Shaheen Shah

I qualified from Barnsley with a BAHons Interdisdicisplinary practice, I am an interdisciplinary artist specialising in digital, graphic design and textiles at university centre Barnsley, prior to that I attended Rcat and gained a foundation art and design diploma with merits, art and design, practical crafts level 1,2,3 , and much more , the digital side of my artwork was created based on the theme of sea life and underwater mysteries created using mixed media and final presentation in a digital format, I also did textiles and surface embellished pray mats and rugs soft furnishings based on the theme of Islamic architecture,

Zanib Rasool

Zanib Rasool MBE has worked 30 years in Rotherham. She is a poet and a writer, most of her work has been published in academic literature and key areas have been co-production, art methodology and research, language and literacy, culture, histories, and racism.

She has worked with the University of Sheffield on three collaborative participatory arts projects.The social, historical, cultural and democratic context of civic engagement: imagining different communities and making them happen,’ funded by ESR/AHRC Connected Communities programme.

She was a researcher on the ‘Threads of time’, a co-produced participatory art project funded by AHRC’s Connected Communities Festival 2016:

Zanib was Community Co-I, AHRC funded project called ‘Taking Yourselves Seriously: artistic approaches to social cohesion’ and exploring ways in which artistic methodologies can support community-led research and engage with the voices of the community.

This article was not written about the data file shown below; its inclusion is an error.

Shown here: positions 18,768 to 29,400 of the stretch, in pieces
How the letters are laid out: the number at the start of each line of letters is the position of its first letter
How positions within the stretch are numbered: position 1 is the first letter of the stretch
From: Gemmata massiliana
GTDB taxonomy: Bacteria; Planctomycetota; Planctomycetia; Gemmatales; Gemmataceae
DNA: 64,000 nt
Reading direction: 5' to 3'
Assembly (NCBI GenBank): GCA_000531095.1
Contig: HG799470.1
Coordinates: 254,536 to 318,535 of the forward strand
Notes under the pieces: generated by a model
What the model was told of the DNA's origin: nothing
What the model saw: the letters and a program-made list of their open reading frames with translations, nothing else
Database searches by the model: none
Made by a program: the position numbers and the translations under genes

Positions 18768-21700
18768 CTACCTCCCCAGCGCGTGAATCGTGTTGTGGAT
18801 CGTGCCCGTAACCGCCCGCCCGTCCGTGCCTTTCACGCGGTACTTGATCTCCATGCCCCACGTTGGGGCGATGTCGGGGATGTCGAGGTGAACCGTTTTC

The Bus Ride Home  

Running out of school like a flock of sheep
Another horrid school day, thankfully over
I get to the bus stop and join my brothers
We stand at the back of the queue, it was safer that way as you did not get your
hair pulled or get punched in the back
If you were ethnic minority, you knew your position in the queue, like in life, at
the back
The injustice of it all, I have spent half of my life waiting at the end of the queue,
but no more
The bus arrives finally, 15 minutes late, slipping and sliding on a very icy road
My class fellows get on the bus when it’s our turn, the door slams quickly before
any of us got one foot on the bus
The half-empty
bus is driven away by a fat smirking, bulldog-looking
bus driver
The indignity of it all, made me think of the civil rights era when black people
were made to stand up on buses and give seats to white passengers
The anger heats my blood to a boiling point that I cannot feel the cold anymore
Each step I take in the snow makes my anger grow in to a volcanic explosion
My eyes burn from tears I hold back
We walk through Clifton Park, which looked picturesque, newly fallen white fluffy
snow on trees with icicles hanging on branches, a perfect Christmas card and
“joy to all men,” but I cannot really see the beauty of it today
The world at that moment was very ugly and unkind
An hour and half later we get to our street, tired, miserable, and cold
We walk in to our front room where a warm welcoming, amber red coal fire awaited us
Our little brother and sisters played in a corner, oblivious to the unfairness of life;
they would soon find out for themselves how cruel people can be. Racism never
goes away 

(Published in Living Literacies: Literacy for Social Change, 2020 by Pahl, K., and Rowsell, J., with Collier, D, Pool, S., Rasool, Z., and Trzecak)